HIV: What solutions for vulnerable populations?

date Published on 01/06/2022

The non-involvement of vulnerable populations in HIV/AIDS programmes is a reality in West and Central Africa. Many do not have access to antiretroviral treatment. This is due to a number of factors: weak or almost non-existent public policies towards this segment of the population, stigmatisation, non-availability of health care in certain conflict zones, among others. All these problems have prompted the Civil Society Institute for Health in West and Central Africa to raise its voice to be heard by decision-makers and donors. Meeting in Praia, these actors believe that the situation needs to be rectified. It is a question of public health and respect for human rights.

First of all, for these civil society actors, there is a need for a better understanding of these issues in order to adapt the response. This means addressing the political, legal, security and socio-cultural factors in the region, improving the collection, analysis and use of data for more effective programmes, and having programme models that meet the needs of the populations most at risk in different contexts. This reinforces the solutions and recommendations made by the technical experts at the end of the meeting held in Praia in March 2022. The head of advocacy at Coalition Plus advocates the elimination of concepts that get in the way and the adoption of appropriate terminology. According to him, the region must learn from the lessons of the past and further popularise scientific advances that must be agreed upon. To this end, the involvement of actors at the community level and the definition of practical modalities of cooperation with the media are important in order to deconstruct discourses that expose vulnerable populations.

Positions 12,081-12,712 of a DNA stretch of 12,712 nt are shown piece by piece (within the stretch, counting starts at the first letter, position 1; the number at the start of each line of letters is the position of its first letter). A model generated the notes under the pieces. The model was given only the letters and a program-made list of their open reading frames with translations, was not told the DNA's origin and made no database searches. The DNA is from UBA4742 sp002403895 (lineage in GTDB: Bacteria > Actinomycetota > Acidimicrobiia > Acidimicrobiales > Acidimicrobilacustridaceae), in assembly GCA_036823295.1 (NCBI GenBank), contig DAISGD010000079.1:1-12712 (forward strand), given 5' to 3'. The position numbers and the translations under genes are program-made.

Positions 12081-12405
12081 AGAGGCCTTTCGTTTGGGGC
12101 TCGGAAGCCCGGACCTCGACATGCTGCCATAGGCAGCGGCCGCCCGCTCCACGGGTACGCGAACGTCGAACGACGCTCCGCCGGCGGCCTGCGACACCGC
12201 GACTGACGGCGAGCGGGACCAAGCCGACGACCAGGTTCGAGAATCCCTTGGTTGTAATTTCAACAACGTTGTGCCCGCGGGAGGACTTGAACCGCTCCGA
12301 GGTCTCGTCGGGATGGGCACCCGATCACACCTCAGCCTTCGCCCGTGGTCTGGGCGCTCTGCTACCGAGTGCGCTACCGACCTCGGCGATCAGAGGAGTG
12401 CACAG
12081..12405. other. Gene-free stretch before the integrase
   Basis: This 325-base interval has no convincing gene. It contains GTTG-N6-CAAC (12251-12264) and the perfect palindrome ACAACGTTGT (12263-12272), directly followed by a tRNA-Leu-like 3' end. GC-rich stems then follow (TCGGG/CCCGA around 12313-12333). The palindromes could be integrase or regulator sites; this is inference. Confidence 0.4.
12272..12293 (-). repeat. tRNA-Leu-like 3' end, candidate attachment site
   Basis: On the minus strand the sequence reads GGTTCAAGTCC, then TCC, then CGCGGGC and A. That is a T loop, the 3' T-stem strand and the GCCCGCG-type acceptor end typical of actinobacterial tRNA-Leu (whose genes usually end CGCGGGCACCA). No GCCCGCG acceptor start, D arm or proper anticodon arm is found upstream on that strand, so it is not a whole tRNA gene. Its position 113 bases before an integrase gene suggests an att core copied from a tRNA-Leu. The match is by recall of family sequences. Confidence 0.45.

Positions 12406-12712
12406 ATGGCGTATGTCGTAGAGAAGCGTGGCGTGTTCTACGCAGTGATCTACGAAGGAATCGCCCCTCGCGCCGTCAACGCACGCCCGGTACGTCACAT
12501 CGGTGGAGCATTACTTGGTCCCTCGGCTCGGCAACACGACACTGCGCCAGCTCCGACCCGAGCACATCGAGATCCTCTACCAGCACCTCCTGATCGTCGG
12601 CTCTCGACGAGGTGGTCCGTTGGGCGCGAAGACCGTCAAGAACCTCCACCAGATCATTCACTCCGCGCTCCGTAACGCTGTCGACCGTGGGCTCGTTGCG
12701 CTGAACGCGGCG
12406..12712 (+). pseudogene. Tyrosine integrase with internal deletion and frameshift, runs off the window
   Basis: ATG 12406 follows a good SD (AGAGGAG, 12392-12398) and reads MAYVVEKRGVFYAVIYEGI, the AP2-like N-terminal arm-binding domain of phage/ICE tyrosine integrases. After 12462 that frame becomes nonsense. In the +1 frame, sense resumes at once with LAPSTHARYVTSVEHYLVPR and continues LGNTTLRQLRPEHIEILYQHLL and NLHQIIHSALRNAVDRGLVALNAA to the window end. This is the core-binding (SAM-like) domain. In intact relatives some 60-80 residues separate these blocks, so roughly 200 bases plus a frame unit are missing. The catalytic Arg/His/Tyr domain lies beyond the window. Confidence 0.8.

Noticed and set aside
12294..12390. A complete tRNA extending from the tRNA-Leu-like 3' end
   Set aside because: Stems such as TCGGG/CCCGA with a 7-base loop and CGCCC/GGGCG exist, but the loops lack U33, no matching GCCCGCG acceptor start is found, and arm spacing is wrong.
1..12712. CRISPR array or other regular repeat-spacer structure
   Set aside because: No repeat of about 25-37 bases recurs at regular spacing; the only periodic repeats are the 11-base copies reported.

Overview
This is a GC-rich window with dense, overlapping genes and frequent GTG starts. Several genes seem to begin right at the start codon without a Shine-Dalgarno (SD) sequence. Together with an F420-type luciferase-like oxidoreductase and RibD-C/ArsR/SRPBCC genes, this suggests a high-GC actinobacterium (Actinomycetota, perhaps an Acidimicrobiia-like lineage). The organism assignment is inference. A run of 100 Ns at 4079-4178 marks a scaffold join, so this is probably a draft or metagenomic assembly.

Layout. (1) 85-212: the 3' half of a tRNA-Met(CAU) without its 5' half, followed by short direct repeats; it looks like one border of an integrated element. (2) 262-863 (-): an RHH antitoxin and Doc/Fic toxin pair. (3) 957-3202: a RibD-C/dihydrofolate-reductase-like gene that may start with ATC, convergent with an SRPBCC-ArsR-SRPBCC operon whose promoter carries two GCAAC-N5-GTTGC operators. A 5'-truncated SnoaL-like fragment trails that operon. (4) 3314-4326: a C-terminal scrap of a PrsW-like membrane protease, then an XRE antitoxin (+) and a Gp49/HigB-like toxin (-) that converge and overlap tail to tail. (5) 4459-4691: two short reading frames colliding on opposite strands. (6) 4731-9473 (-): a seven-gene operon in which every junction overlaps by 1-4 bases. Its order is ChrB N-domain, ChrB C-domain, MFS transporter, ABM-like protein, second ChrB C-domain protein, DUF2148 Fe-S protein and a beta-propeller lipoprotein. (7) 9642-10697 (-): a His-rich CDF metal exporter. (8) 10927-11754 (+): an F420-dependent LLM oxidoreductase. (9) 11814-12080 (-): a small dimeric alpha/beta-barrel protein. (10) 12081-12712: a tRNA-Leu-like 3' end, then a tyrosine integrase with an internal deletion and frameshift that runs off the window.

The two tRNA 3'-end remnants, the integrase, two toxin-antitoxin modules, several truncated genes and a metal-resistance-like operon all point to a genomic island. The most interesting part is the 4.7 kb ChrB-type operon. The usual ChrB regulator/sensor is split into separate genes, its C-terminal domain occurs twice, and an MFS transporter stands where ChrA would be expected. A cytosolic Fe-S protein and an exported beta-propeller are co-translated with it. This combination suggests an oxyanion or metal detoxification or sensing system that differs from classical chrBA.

The programme director of the Center for Public Health and Human Rights at Johns Hopkins University advocates for increased community safety during data collection. The availability of data will help refine solutions for vulnerable populations. Young people will not be left behind. Technical and financial partners are called upon to facilitate their care. However, these civil society actors did not fail to emphasise the responsibility of the various States for achieving the objectives set. On Wednesday1 June 2022, they will be looking at the most appropriate solutions for better care for vulnerable populations in programmes to combat HIV in West and Central Africa. The aim is to build health ecosystems that work for all, to develop new partnerships between the government and community sectors for vulnerable populations and those forgotten in the response to HIV.